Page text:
Hope against Alzheimer's disease may lie in a protein that scientists have discovered is able to rebuild synapses, the connections between nerve cells that allow memory formation and retrieval. The alternative approach differs from most current research on treatments for the disease.
The key lies in the protein KIBRA, which is found in the kidneys and brain, in so-called synapses.
“Instead of trying to reduce toxic proteins in the brain, we are trying to reverse the damage caused by Alzheimer's disease to restore memory,” explained Grant Kao, co-author of the study and a scientist at the Buck Institute in the US.
When studying the protein, the group found something incredible.
“What we have identified is a mechanism that can be targeted to repair synaptic function, and we are now trying to develop a treatment based on this work,” Grant said.
The higher the level of KIBRA in the cerebrospinal fluid and the lower the level of KIBRA in the brain, the more severe the dementia.
“Our work supports the possibility of using KIBRA as a treatment to improve memory after the onset of amnesia, even if the toxic protein that caused the damage remains,” Christine said.
Today, much of the scientific research on Alzheimer's disease focuses on reducing toxic proteins such as tau and beta-amyloid.
These, in turn, accumulate in the brain as the disease progresses, leading many scientists to believe that the key to reversing the disease may lie there.
“We wondered how low levels of KIBRA affect signaling at the synapse and whether a better understanding of this mechanism could provide some insights into how damaged synapses are repaired during Alzheimer's disease.”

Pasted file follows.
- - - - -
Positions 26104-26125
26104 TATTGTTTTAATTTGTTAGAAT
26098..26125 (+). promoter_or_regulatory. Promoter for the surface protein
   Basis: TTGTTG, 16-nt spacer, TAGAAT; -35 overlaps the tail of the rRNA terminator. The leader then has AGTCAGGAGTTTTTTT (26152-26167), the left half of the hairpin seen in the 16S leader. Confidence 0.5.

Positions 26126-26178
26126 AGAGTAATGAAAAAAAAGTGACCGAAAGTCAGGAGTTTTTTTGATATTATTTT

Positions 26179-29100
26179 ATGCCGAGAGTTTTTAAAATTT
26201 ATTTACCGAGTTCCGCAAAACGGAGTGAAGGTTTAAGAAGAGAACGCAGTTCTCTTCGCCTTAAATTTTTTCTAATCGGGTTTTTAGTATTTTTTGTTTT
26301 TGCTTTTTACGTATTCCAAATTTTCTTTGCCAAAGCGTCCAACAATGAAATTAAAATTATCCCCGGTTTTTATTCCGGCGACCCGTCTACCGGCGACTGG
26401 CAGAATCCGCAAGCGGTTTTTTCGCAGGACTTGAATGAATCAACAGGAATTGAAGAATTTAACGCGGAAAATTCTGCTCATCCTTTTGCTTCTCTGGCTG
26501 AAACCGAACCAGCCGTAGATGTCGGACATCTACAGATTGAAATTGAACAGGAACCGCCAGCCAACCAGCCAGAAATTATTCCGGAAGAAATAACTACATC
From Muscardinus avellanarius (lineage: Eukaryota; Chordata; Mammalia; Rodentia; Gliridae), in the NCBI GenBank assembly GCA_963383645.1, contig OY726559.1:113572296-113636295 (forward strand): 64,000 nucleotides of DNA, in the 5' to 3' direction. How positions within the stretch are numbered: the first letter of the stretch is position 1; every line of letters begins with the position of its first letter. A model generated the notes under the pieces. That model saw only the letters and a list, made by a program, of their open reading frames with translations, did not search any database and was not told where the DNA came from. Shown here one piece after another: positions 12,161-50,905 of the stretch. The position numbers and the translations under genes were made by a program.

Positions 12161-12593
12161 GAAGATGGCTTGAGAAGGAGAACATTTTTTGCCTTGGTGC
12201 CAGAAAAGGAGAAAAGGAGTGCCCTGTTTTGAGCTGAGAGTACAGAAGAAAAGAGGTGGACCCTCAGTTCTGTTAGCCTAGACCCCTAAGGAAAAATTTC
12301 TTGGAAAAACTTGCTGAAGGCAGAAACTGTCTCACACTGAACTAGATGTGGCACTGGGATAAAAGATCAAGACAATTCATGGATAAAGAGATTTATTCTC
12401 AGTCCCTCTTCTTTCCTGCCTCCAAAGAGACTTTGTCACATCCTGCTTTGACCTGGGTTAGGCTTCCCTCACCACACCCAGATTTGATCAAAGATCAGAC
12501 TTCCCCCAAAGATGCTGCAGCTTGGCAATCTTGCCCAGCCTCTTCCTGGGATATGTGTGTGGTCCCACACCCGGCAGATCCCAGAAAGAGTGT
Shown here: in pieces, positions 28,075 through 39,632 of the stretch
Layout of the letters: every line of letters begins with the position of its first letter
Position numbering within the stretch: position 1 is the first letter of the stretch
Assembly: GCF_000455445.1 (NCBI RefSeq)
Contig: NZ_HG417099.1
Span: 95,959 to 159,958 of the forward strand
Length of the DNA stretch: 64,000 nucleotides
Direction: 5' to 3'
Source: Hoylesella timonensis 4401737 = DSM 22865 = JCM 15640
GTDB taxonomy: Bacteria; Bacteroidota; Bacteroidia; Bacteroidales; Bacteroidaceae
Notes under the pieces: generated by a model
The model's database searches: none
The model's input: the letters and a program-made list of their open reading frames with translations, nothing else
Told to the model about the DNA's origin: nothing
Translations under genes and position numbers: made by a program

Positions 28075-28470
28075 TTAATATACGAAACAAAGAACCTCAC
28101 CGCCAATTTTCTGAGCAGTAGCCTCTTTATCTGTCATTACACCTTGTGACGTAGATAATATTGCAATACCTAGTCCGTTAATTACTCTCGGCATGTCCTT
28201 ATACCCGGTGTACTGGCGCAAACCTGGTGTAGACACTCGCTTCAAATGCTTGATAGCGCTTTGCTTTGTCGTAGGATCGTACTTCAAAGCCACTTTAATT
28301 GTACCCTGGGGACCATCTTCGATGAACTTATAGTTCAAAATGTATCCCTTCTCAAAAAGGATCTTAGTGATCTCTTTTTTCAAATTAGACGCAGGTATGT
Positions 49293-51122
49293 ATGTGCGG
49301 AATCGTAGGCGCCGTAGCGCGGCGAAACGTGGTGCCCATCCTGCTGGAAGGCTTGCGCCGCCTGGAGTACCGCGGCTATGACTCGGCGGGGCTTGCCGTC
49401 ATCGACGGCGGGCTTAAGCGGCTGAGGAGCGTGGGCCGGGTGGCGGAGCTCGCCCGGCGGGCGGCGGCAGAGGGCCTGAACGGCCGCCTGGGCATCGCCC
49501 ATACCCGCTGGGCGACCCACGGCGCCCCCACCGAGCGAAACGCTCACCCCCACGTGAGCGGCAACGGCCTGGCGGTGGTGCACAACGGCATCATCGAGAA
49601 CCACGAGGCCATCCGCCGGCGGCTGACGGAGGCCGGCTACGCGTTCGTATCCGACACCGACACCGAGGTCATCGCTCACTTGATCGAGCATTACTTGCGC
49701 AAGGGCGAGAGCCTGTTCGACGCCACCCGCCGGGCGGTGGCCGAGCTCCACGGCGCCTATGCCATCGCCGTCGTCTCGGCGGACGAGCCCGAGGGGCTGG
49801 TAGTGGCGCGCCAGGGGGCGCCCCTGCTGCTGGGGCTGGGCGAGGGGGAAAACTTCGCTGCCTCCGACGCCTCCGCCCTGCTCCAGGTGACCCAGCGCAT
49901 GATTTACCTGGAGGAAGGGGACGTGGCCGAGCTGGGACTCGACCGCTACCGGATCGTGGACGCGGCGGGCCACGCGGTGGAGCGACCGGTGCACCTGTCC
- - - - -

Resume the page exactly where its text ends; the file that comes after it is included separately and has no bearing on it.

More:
How to rebuild synapses
To learn how KIBRA affects synapses, they created a shortened, functional version of the protein in laboratory mice.
The animals had a disease that mimicked human Alzheimer's disease.
Thus, the protein was able to rescue the mechanisms that promote synaptic plasticity.
“Interestingly, KIBRA restored synaptic function and memory in mice, although the problem of toxic tau accumulation was not resolved,” said study co-author Christine Pareja-Navarro.
Now, with the discovery of a new frontier of study, the future is promising.
The team also highlighted the importance of continuing research that helps reduce toxic proteins, but KIBRA could be a valuable addition to science.
“Reducing toxic proteins is clearly important, but repairing synapses and improving their function is another crucial factor that can help,” Tracy concluded.
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